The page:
The 33-year-old Freeney, who has played the majority of his career as a 4-3 defensive end, was signed Saturday to a two-year deal, according to Ian Rapoport of NFL Network.
Source: #Chargers have an agreement in principle for a 2-year deal with Dwight Freeney— Ian Rapoport (@RapSheet) May 18, 2013
Freeney is now expected to help revitalize San Diego's pass rush after Ingram, the Chargers' first-round pick from a season ago, tore his anterior cruciate ligament (ACL) last week. He will likely miss the entire 2013 season.
Chargers head coach Mike McCoy called Freeney a "perfect fit" for his defense, according to Pro Football Talk, but that will likely depend on San Diego becoming more versatile in its fronts and packages with Freeney on board.
According to Freeney, San Diego is planning on doing just that next season.
Freeney told Peter King of Sports Illustrated that the Chargers will "run both," meaning a hybrid defense with both three- and four-man fronts.
While Freeney was much more productive in the 3-4 defense last season than the surface stats show, continued production will depend on the Chargers being able to mold their pressure packages around Freeney, especially on third downs.
Back in March, we took a detailed look at Freeney to help determine how much he had left to offer as a veteran free agent. What his 2012 tape showed was a pass-rusher still plenty capable of providing disruption in the passing game, especially when the Colts took him off the field on early downs and then sent him loose from a more natural 4-3 defensive end position on obvious passing downs.
77.9% hand in the dirt RT @zachkruse2: What percentage of snaps did Dwight Freeney play standing up vs. with hand on the ground in 2012?— Pro Football Focus (@PFF) March 26, 2013
While the Colts were unmistakably a 3-4 defense in 2012, Freeney ended his season with nearly 80 percent of his snaps coming from a hand-in-the-dirt role. Rarely was he asked to stand up as a linebacker or to drop into coverage (just 25 snaps), as most 3-4 outside linebackers do routinely.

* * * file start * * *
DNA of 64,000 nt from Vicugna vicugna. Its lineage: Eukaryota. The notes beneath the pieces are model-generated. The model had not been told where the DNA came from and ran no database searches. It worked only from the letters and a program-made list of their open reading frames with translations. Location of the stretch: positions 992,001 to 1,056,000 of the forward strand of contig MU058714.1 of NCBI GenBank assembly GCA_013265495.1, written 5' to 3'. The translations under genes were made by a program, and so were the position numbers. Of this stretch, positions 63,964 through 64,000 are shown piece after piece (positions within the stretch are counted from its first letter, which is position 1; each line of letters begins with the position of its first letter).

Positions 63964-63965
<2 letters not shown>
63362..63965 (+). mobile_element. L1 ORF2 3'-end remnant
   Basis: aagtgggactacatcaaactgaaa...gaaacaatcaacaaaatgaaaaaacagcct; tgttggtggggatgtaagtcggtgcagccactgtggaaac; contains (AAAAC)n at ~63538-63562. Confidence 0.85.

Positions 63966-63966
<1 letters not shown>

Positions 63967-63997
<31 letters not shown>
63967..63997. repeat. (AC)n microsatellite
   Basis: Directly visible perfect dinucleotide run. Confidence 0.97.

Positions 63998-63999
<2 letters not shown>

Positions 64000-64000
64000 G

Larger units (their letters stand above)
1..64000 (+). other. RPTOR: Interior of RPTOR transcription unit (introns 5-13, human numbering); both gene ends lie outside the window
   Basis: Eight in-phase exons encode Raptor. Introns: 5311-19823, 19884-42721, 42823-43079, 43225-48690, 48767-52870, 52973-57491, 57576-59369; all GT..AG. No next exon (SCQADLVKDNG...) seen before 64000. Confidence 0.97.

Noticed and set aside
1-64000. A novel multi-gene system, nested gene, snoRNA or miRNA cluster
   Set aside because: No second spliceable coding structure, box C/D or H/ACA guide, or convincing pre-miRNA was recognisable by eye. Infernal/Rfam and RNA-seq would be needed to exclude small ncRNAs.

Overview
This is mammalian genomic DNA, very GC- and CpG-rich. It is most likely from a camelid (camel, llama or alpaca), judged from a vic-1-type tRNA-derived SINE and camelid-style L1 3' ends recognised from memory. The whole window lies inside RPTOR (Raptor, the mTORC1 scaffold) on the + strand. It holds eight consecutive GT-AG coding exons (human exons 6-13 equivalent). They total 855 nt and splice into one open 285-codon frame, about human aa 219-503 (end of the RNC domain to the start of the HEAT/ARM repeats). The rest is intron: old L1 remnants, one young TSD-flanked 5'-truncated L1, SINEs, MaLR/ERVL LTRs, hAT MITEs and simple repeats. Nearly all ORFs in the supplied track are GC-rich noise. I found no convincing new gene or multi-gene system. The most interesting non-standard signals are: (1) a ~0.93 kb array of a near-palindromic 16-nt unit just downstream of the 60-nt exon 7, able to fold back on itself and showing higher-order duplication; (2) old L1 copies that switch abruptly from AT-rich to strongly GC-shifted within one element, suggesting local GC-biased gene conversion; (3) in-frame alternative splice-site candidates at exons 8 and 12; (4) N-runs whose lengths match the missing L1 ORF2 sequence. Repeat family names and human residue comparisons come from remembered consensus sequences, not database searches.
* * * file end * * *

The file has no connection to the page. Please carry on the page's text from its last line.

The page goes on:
And contrary to popular belief, the hybrid packages with Freeney were productive for the Colts.
Over 467 pass-rushing snaps last season, Freeney provided 48 total pressures, or one every 9.7 snaps, according to Pro Football Focus (subscription required).
Most saw Freeney's five total sacks—the least he's produced in a season with at least 14 games in his 12-year career—and considered him a misfit in Indianapolis.
However, he also finished ninth among 3-4 outside linebackers in pass-rushing efficiency, PFF's way of determining how productive a pass-rusher is on a per-snap basis. In fact, PFF had Freeney as a more efficient edge-rusher than LaMarr Woodley, Ahmad Brooks, Shaun Phillips and James Harrison in 2012.
How many sacks will Dwight Freeney have in 2013?
Also, let's keep in mind that the Chargers agreed to pay Freeney $8.75 million over two years, with another $4.6 million tied directly into Freeney's sack production, according to Mike Florio of Pro Football Talk. San Diego didn't pay more money than the Atlanta Falcons gave to Osi Umenyiora for Freeney to be miscast as a stand-up outside linebacker in the traditional 3-4 defense.
With Ingram out of the picture, and Phillips and Antwan Barnes playing elsewhere in 2013, the Chargers need to manufacture a pass rush any way they can. Now that Freeney is on board, more four-man fronts—with Freeney attacking from the defensive end—will have to be featured in San Diego. It's the only way for the Chargers to both replace Ingram and best use Freeney, the new centerpiece of San Diego's pass rush.
Defenses simply can't survive in this day and age of the NFL without an effective pass rush. The Chargers' attempts to get after the quarterback were devastated when Ingram was lost, but Freeney's addition gives San Diego another talented piece to mold its pressure package around.
It will now require more versatility and hybrid fronts, but the Chargers pass rush doesn't have to go backward in 2013 with Freeney replacing Ingram.